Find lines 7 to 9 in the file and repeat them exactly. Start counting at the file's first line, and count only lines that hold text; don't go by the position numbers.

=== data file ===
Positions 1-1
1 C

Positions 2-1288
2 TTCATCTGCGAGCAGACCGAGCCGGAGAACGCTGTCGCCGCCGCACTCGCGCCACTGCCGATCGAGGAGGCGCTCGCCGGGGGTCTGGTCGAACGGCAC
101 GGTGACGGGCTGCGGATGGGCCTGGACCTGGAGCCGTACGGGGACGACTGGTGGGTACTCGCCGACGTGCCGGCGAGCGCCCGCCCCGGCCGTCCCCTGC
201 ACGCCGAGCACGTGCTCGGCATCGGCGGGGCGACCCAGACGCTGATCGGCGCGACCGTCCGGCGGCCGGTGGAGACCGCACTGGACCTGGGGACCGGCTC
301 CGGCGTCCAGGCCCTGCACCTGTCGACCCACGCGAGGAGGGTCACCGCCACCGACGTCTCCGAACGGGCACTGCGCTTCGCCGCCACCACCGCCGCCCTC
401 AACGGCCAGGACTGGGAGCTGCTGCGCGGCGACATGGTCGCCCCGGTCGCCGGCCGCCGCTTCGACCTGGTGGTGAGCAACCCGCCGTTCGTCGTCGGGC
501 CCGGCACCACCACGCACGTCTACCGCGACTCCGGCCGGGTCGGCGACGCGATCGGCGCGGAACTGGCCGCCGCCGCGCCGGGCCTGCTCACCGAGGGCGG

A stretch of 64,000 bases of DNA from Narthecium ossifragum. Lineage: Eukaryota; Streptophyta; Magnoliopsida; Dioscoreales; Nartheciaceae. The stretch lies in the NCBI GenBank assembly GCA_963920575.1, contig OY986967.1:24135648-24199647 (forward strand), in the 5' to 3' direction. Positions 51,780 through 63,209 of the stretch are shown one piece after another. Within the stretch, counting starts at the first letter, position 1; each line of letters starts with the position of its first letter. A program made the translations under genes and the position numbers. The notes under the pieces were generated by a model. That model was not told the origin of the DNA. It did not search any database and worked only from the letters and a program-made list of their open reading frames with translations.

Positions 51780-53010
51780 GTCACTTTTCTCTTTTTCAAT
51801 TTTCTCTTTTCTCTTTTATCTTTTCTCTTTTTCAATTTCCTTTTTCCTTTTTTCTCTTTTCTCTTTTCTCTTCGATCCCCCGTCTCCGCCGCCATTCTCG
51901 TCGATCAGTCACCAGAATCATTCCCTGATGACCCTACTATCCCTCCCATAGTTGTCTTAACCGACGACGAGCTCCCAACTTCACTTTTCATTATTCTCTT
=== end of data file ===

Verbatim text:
301 CGGCGTCCAGGCCCTGCACCTGTCGACCCACGCGAGGAGGGTCACCGCCACCGACGTCTCCGAACGGGCACTGCGCTTCGCCGCCACCACCGCCGCCCTC
401 AACGGCCAGGACTGGGAGCTGCTGCGCGGCGACATGGTCGCCCCGGTCGCCGGCCGCCGCTTCGACCTGGTGGTGAGCAACCCGCCGTTCGTCGTCGGGC
501 CCGGCACCACCACGCACGTCTACCGCGACTCCGGCCGGGTCGGCGACGCGATCGGCGCGGAACTGGCCGCCGCCGCGCCGGGCCTGCTCACCGAGGGCGG